University of Sussex Students' Newspaper

War in the Caucasus as Nagorno-Karabakh conflict reignites

Georgia Keetch

ByGeorgia Keetch

Oct 7, 2020

Words by Oliver Mizzi, News Editor

Fighting erupted on Sunday 27 September, between the militaries of Armenia, the breakaway state of Artsakh, and Azerbaijan, over the Nagorno-Karabakh region of Azerbaijan.

The region has been under the control of ethnic Armenians since the end of the 1988-1994 Nagorno-Karabakh war. The region is still claimed by Azerbaijan as it’s sovereign territory, with Azerbaijan stating it had “liberated” territory that was “occupied”. The Republic of Artsakh is not an internationally recognised state.

Since fighting started, both governments have claimed that thousands of the opposing soldiers have been killed and wounded, and that hundreds of tanks and other military equipment have been destroyed.

Footage from both armed forces media wings have confirmed that the use of heavy weapons, such as heavy artillery and multiple launch rocket systems, have been used.

Armenia has released footage of its military using anti-tank guided missiles to destroy Azeri tanks, and anti-air systems to shoot down Azeri drones and helicopters. Azerbaijan has also revealed footage of its drone strikes on Armenian positions. 

Multiple states such as France, Russia, and the US have called for a cessation of hostilities through the “Minsk Group”, a group dedicated to resolving the dispute between the two countries.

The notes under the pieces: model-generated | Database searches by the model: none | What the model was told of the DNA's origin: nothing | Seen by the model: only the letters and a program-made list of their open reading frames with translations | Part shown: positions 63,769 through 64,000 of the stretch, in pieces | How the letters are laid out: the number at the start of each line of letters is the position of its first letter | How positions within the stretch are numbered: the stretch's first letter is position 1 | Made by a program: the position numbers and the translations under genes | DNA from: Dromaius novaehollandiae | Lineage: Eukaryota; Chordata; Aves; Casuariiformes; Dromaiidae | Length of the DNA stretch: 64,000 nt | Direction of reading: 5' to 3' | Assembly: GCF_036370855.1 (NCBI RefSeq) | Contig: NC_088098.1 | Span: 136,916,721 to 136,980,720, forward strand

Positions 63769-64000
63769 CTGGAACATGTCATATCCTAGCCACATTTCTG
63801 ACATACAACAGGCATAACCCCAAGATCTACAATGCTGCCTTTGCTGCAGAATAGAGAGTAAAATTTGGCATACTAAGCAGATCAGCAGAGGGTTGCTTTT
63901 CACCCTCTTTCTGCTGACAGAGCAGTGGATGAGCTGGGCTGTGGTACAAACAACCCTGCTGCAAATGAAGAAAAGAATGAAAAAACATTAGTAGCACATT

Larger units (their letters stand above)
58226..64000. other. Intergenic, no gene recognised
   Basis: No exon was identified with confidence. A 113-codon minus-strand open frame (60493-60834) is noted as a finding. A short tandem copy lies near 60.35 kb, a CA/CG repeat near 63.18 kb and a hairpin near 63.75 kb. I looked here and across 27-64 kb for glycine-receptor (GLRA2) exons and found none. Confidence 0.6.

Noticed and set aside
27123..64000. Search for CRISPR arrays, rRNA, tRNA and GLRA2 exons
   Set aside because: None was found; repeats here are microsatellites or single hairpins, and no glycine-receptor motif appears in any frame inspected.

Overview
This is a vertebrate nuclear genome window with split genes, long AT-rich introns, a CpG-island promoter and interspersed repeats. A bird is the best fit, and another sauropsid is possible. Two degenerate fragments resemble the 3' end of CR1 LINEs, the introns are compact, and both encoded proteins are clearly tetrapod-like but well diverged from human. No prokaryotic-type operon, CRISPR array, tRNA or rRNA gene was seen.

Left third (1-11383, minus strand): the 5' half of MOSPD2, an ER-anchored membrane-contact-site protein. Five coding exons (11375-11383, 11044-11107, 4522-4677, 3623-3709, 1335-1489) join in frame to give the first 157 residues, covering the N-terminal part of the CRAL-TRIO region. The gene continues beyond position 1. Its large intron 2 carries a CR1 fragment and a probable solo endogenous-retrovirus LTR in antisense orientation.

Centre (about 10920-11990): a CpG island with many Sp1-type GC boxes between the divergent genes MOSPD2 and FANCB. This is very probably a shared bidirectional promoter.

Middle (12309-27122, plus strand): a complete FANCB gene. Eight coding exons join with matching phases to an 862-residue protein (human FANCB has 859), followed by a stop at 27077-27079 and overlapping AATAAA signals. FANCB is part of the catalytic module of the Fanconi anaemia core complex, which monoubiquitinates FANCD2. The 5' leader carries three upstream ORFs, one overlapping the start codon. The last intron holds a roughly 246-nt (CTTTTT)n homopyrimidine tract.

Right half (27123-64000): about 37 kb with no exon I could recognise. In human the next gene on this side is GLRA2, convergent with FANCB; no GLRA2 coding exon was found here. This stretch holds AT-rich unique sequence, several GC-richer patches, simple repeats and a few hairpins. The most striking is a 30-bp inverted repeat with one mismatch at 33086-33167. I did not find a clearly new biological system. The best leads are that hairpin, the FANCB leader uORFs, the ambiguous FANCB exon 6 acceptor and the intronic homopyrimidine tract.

Although many international states have called for peace and dialogue, Turkey has taken a different approach by supporting its ally Azerbaijan.

Image Credit: Twitter

President Erdogan called on Armenia to end its “occupation” of Azeri territory, and the Turkish Foreign Ministry tweeted: “Armenia is the root cause of instability in the region”. 

On Monday 28 September, both Reuters and the Guardian reported that Turkey had sent Syrian National Army (SNA) fighters to fight alongside Azerbaijan in the conflict. These reports – denied by both Azerbaijan and Turkey – have been backed up by analysts, who have confirmed through their Syrian sources that members of the SNA have been sent and have been killed in the recent fighting. 

The following day, Armenia claimed that a Turkish F-16 shot down an Armenian SU-25 in Armenian territory. The Armenian military has since published pictures of the wreckage of the aircraft. Both Turkey and Azerbaijan have denied these claims. 

Civilians have also been caught up in the conflict. Both Armenia and Azerbaijan have reported civilian casualties as a result of shelling from either side. Most recently, the city of Stepanakert, the largest city in Nagorno-Karabakh, has come under shelling from Azeri forces. Two French journalists have also been injured by Azeri shelling. 

Outbreaks of violence have occurred since the cessation of hostilities in 1994, with the most violent outbreak occurring in 2016 for four days. This round of violence has been the most intense since 2016 and has escalated much quicker. 

As of writing the conflict is ongoing.

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